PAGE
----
MTV Web Site
January 1998

The following review of Great Expectations: The Album appeared on the MTV web site in January 1998.

Various Artists
Great Expectations: The Album

Great expectations of a classic? Start with the soundtrack -- the work of Patrick Doyle. Doyle is known not only for his music for Carlito's Way and Sense and Sensibility, but also for his Oscar-nominated score to Hamlet and his acting roles in film adaptations of two other Shakespeare plays, Henry V and Much Ado About Nothing. Doyle attempts a bridge from the classics to contemporary sound that evokes the film: Great Expectations the movie, which opens January 30th and stars Ethan Hawke and Robert DeNiro, has switched sets from Dickensian London to modern-day South Florida and New York City. We shall see....

Like the movie, the soundtrack is a somewhat incongruous compound of chronology and genre. The standout tracks are Mono's "Life In Mono" (actually a multitrack trip-hop treasure with a succulent female vocal) and Poe's "Today," a winsome pop song reeking of cheeky mysticism and chockablock with random instrumental and percussive breaks. Almost as pleasing is the well-honed Morna melancholy of "Besame Mucho," with "Barefoot Diva" Cesaria Evora sounding every inch a Cape Verde version of Billie Holiday (but a couple of octaves lower). Other than these tracks, great expectations turn out to be ill-founded.

The album opens with a couple of Tori Amos compositions, a throwaway, bongo-based "instrumental vocalization" called "Finn" and the less-than-tempting spaghetti western-style "Siren." Both grunge greats' soliloquies disappoint: Soundgarden's Chris Cornell continues his solar obsession in "Sunshower," an indifferent exercise in prog-rock with overbearing drums, while STP's Scott Weiland does a fair Tom Waits imitation in "Lady, Your Roof Brings Me Down." Reef's "Resignation" is a Stonesy blues-grunge affair, while former Lisa Loeb sidekick Duncan Sheik offers vaguely REM-ish melancholic wistfulness on "Wishful Thinking". "Like A Friend" is typical Pulp proletarian melodrama. "Her Ornament" is predictably awful pop-rock-by-numbers from The Verve Pipe. Lauren Christy's "Walk This Earth Alone" is transplanted Heart bypassed by a little guitar distortion. "Breakable" features a buyably intelligent lyric matched by neither Fisher's non-refundable, generic vocal nor the string-laden ballad beneath it. David Garza's "Slave" is a horrible white-reggae mistake.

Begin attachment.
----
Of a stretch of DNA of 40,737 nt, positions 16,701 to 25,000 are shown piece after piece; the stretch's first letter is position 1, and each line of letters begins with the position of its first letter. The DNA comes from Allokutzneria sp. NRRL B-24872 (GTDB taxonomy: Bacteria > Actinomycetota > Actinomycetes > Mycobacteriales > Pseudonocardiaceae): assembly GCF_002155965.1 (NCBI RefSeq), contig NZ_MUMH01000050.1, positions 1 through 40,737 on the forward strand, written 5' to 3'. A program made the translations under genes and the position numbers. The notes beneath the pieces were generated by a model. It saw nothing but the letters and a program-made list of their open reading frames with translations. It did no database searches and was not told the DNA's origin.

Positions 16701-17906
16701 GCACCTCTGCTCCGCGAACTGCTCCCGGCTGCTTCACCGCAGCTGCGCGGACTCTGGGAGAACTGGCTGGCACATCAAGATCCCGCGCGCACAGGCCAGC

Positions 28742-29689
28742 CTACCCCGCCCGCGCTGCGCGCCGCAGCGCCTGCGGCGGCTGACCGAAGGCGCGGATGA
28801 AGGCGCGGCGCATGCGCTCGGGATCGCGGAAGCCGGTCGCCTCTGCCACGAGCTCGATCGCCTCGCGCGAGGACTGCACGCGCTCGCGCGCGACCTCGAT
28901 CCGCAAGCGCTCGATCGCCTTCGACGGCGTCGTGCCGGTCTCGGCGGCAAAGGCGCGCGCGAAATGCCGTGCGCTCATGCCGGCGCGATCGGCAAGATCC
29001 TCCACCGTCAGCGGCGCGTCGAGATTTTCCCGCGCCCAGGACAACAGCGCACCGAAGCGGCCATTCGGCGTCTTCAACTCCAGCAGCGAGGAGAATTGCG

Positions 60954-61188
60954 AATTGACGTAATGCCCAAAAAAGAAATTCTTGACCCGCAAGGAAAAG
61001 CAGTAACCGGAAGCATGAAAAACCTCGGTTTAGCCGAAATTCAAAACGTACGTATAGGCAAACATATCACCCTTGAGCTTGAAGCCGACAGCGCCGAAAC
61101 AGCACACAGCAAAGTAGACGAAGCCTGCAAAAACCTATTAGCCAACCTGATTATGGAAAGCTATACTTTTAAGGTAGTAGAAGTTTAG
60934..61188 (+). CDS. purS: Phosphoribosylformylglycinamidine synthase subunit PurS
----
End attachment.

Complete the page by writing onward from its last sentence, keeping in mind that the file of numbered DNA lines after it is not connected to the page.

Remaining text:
Of the older stuff, "Success" waddles aimlessly back and forth in a clumsy, '50s rock'n'roll kind of way (and was the worst track on Iggy Pop's classic "Lust For Life" album, anyway). And it's a measure of the album's overall quality that the Grateful Dead's "Uncle John's Band" is one of the freshest-sounding tracks. Uncle Charles must be swiveling.

-- Dave Kendall

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